Everytown for Gun Safety has filed suit against Polymer80 Inc., on behalf of two wounded Los Angeles County Sheriff’s deputies, alleging that the Nevada-based manufacturer “purposefully sold their products without markings to make it difficult for law enforcement to trace the firearm.”

The two deputies were allegedly shot with an AR pistol built from a Polymer80 kit while parked in their vehicle outside a bus station in Compton last September, according to FOX News.

Both survived the attack.

The suspect, Deonte Murray,  was arrested after a nine-hour-long standoff three days later. As officers pursued him, he threw the weapon out the window. According to police, it is a ballistic match to the weapon used to ambush the officers.

Murray faces charges of attempted murder, assault with a deadly weapon, and being a convicted felon illegally in possession of a firearm.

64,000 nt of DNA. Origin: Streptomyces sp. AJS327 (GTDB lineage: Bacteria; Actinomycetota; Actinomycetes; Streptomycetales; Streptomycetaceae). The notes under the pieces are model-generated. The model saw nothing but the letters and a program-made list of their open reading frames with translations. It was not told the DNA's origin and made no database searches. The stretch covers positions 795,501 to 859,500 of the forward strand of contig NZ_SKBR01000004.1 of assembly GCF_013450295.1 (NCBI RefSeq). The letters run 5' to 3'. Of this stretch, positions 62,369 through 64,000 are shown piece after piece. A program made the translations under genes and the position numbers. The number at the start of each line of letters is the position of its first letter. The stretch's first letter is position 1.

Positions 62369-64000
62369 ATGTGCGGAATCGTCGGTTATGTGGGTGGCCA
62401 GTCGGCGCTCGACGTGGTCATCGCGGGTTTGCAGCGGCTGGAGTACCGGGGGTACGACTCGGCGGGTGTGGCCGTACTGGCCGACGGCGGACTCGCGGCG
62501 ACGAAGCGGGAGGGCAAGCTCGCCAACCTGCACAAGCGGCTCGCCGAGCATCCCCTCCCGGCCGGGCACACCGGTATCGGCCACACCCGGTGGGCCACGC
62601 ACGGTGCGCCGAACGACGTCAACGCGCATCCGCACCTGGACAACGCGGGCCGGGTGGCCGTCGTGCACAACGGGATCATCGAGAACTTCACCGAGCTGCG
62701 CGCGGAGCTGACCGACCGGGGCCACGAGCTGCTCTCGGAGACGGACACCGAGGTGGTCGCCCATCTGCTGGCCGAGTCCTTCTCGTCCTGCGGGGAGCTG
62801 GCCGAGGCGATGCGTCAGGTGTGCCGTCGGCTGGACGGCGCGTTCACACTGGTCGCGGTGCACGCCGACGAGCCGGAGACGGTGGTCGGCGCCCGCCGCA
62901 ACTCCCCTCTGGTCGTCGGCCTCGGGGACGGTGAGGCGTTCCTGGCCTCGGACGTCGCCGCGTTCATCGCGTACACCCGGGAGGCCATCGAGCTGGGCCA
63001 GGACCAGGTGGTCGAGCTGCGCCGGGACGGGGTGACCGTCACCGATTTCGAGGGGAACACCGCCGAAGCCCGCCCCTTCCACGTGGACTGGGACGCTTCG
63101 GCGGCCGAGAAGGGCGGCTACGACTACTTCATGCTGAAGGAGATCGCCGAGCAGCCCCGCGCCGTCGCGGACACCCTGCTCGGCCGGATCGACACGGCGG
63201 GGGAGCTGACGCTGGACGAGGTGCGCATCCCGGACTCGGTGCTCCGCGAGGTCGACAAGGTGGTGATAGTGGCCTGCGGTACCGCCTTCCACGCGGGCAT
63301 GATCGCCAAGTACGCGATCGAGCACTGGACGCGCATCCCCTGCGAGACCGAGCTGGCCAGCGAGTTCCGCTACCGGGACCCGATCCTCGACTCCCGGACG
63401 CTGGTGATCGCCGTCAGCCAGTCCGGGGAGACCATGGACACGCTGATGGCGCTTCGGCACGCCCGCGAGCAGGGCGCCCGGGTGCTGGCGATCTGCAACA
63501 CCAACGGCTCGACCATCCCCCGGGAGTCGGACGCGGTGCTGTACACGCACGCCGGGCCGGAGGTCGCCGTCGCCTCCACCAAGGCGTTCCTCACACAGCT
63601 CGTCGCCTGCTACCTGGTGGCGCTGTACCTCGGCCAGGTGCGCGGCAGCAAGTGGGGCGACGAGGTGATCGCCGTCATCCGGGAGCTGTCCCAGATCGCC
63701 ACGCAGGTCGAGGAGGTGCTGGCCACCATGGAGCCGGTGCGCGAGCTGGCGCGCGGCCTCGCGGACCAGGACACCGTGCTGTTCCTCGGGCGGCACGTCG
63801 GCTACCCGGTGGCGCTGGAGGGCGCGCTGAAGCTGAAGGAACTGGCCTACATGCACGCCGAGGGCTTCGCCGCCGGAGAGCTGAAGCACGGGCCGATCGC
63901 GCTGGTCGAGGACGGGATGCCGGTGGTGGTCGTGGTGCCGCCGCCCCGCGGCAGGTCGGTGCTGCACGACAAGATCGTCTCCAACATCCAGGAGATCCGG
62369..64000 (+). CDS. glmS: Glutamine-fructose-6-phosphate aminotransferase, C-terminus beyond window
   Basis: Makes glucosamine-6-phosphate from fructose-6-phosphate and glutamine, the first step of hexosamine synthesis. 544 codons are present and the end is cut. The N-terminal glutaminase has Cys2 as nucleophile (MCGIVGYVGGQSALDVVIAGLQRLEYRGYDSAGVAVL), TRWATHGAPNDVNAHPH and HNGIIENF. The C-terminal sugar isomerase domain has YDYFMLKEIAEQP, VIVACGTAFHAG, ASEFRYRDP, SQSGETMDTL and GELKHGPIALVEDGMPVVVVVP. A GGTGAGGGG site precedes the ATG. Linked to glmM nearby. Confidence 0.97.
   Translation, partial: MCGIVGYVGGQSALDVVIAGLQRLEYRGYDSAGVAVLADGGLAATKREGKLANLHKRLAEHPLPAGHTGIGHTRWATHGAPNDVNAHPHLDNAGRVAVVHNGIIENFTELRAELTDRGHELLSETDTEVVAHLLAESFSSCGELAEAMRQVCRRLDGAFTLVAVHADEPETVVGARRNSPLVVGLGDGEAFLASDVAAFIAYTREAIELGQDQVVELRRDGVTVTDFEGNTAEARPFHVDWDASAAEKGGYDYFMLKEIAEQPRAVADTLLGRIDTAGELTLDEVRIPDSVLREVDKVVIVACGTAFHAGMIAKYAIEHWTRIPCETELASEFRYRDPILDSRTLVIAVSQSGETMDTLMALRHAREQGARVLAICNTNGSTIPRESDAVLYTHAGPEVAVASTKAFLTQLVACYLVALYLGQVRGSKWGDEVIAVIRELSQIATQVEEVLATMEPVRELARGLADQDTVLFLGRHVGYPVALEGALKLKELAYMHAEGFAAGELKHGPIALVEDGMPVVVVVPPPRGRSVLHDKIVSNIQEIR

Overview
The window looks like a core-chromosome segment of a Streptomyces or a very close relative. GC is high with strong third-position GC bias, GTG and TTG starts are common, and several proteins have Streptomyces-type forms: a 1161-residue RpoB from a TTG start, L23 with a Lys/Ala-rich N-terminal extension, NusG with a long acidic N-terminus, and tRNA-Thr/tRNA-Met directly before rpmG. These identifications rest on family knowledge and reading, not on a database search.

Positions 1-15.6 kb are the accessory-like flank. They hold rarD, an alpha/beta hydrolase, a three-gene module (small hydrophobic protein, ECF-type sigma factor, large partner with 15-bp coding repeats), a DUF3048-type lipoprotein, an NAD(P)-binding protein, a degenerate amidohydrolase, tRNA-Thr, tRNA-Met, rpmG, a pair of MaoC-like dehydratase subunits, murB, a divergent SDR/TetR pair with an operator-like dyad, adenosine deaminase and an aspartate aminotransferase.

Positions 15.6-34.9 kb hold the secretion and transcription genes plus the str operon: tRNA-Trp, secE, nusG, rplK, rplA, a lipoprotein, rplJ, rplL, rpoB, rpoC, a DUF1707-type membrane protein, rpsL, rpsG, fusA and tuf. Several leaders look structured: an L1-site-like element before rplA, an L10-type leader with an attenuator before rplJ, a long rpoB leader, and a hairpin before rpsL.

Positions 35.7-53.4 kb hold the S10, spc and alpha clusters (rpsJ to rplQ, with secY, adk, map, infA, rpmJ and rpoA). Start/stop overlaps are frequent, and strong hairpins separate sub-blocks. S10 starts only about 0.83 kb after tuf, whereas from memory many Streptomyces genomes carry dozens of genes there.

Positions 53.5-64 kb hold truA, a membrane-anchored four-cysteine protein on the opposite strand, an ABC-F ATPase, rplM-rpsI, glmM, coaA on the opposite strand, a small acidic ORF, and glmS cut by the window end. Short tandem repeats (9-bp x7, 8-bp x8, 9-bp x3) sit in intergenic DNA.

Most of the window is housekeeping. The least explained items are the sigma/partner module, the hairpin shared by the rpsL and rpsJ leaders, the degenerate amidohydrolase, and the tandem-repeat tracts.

According to the lawsuit: “Defendants knew and could foresee – but consciously disregarded the risk – that they were creating and contributing to a direct and secondary market for illegal, unserialized and untraceable guns, knowing that their firearms were likely to end up in the hands of criminals and were likely to be used for criminal purposes like the ambush shooting of the Plaintiffs.”

Everytown has filed suit against several other firearms kit manufacturers across the country.

It has claimed that so-called “ghost guns” are showing up more frequently at crime scenes. However, law enforcement sources have consistently told Armed American News the homemade firearms do not constitute a problem.

Americans have been making firearms in their homes for hundreds of years — a practice that is still legal today in most states.

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